Pari Hindi Movie

Feature Film | 2018
The hallmark of a good scary movie is that the scares come at you from all sides, fast and furious and do not allow you to breathe. This movie is slow to create the scary world, and even though you enjoy it, it takes too long to actually make you gasp for air. But what an awesome beginning for Anushka Sharma and Parambrata Chatterjee.
Mar 1, 2018 By Manisha Lakhe

For a Bollywood film, Pari is way ahead of all other scary films we have seen over the last many years. Most scary films end up being laughed at. So You walk into this film with reservation. The Deadpoolesque hospital scene in the beginning makes you groan a bit. But then the story takes off.

A car accident and then the guilt make a great place to start.

Parambrata Chatterjee, whom you saw in Kahani, makes an impression as a shy man who has an active conscience that Pari likes.

Is that a good thing or bad? Who are the creepy men who seem to be chasing Pari with incense sticks...

When you create a fictional world with new demons and their stories, the movie has to make us believe. Some things in the film you just don't believe. Is the bucketful of water good or bad for Pari? Is Rajat Kapoor and his scary assistants (again, Dibyendu Bhattacharya, a familiar face, makes us believe in the creepy and the scary). What is just not easy to swallow is how Parambrata accepts Pari as she is. No one questions why she is the way she was found, not even the police are curious as to why she has been living the way she does. Parambrata does ask how she reached home, but he does not question her motives. How does she manage to learn the strategic words from watching TV and not learn anything else? But the goings on and the special effects are superb. So you too begin to see Pari, played brilliantly by Anushka Sharma, who deserves kudos for experimenting with the kind of films she's making.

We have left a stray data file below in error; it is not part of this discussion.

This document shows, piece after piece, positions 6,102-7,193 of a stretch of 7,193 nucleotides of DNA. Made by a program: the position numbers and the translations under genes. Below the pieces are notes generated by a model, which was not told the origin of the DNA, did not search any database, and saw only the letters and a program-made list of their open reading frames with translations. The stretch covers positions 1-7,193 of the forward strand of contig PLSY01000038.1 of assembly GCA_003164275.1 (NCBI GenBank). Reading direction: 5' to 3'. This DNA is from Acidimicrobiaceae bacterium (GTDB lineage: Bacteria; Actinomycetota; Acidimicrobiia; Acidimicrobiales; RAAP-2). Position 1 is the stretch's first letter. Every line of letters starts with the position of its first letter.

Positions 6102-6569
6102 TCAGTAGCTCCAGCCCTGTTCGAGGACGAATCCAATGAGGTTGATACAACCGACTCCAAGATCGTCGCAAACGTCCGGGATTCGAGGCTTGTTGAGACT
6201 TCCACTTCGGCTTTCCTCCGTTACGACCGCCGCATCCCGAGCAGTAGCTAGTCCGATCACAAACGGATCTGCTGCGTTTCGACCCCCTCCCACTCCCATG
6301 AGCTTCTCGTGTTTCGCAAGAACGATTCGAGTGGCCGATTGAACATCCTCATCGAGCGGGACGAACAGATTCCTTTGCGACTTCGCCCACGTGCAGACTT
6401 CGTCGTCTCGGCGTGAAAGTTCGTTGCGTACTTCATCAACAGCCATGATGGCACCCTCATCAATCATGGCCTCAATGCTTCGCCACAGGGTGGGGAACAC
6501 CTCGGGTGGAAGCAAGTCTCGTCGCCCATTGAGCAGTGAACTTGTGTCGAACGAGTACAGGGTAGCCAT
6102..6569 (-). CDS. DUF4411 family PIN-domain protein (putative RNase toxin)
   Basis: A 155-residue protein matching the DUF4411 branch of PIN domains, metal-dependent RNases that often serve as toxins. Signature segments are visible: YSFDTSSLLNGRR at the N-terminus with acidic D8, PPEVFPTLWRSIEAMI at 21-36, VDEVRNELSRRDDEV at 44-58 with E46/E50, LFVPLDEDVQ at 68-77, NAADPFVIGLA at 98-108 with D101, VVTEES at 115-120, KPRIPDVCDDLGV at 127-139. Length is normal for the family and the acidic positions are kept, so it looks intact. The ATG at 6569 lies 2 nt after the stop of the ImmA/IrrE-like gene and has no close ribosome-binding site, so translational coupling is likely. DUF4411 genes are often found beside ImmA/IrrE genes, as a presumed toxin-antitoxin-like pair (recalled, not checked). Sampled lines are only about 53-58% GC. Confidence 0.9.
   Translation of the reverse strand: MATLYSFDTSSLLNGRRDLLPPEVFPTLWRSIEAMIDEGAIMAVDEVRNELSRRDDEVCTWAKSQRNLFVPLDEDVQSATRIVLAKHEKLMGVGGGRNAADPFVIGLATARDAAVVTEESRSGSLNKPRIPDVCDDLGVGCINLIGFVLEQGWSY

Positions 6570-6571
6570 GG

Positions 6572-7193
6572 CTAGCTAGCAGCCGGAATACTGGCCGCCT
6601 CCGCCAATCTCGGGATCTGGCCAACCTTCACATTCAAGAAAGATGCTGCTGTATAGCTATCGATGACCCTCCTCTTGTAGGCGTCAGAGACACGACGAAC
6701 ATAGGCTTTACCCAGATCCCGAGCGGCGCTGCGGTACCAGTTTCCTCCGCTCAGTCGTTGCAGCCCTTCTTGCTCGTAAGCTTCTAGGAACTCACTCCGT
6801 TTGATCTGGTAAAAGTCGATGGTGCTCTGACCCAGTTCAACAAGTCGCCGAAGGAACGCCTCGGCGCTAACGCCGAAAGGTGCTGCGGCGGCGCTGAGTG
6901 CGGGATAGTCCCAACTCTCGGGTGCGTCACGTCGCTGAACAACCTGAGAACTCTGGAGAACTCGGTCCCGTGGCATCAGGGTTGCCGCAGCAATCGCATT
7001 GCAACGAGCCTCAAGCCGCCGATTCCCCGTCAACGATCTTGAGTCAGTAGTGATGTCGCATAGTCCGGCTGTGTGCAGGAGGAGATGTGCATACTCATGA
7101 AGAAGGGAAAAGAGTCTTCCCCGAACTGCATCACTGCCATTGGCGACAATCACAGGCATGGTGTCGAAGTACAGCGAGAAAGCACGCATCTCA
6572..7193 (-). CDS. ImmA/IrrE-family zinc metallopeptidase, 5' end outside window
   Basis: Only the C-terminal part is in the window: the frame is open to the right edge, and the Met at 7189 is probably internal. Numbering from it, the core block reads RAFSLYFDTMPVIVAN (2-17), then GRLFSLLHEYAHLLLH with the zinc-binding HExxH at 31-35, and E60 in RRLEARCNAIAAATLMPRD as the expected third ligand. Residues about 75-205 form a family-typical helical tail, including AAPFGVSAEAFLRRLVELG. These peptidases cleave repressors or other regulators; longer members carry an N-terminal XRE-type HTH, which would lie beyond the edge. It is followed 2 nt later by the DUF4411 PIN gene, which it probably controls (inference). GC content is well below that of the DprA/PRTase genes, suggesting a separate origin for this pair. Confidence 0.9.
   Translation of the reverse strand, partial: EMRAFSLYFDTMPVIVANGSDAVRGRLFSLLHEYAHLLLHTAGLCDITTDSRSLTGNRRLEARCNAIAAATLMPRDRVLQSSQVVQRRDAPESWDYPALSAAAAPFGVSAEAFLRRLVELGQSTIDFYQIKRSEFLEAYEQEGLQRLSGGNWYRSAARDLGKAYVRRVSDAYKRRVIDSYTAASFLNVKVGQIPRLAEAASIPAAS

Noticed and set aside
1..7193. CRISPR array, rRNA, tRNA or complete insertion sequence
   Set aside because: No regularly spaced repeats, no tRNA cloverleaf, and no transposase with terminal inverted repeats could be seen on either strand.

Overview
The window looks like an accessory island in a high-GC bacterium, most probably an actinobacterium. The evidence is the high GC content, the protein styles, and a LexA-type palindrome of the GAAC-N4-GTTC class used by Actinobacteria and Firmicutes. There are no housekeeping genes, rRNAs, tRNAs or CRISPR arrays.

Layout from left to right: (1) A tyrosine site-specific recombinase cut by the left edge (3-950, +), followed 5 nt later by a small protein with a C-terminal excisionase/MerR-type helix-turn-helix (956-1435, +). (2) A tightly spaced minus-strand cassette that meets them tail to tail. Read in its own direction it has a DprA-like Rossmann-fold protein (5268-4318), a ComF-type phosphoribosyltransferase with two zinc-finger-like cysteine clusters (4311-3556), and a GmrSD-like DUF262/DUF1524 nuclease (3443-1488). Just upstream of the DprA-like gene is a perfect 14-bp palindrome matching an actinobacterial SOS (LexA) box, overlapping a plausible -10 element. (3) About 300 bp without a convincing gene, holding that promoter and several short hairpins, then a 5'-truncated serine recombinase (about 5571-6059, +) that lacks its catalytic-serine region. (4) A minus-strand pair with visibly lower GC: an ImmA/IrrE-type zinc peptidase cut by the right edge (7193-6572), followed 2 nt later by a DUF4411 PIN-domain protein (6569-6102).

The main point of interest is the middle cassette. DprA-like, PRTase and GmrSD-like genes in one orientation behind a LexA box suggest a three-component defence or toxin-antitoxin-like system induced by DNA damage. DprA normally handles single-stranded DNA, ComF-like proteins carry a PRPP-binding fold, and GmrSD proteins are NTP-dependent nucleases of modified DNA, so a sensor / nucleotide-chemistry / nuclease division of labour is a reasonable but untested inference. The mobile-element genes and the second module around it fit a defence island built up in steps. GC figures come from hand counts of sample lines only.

Of course no Bollywood film is complete without a couple of inadvertent laughs. That is provided by the annoying Piyali (the girl Parambrata is about to marry). Her dialog delivery is so flat and tedious you want someone to kill her. But she lives long enough to make the phrase 'yoga karein' the funniest thing in cinema this year...

The movie is slow, very slow. The pace manages to kill any fears rising up from the inside. And the film uses the same scare tactics as most horror films do: the ghost/scary object appears behind whoever is on the screen. But the biggest plus this movie has is the absence of sound. There are no creaking doors, ghostly haunting sounds, sudden loud sounds that make you obviously jump out of your skin. This movie has plenty to scare you on its own. Just wish they had kept the suspense going... We could look forward to a sequel then...

Manisha Lakhe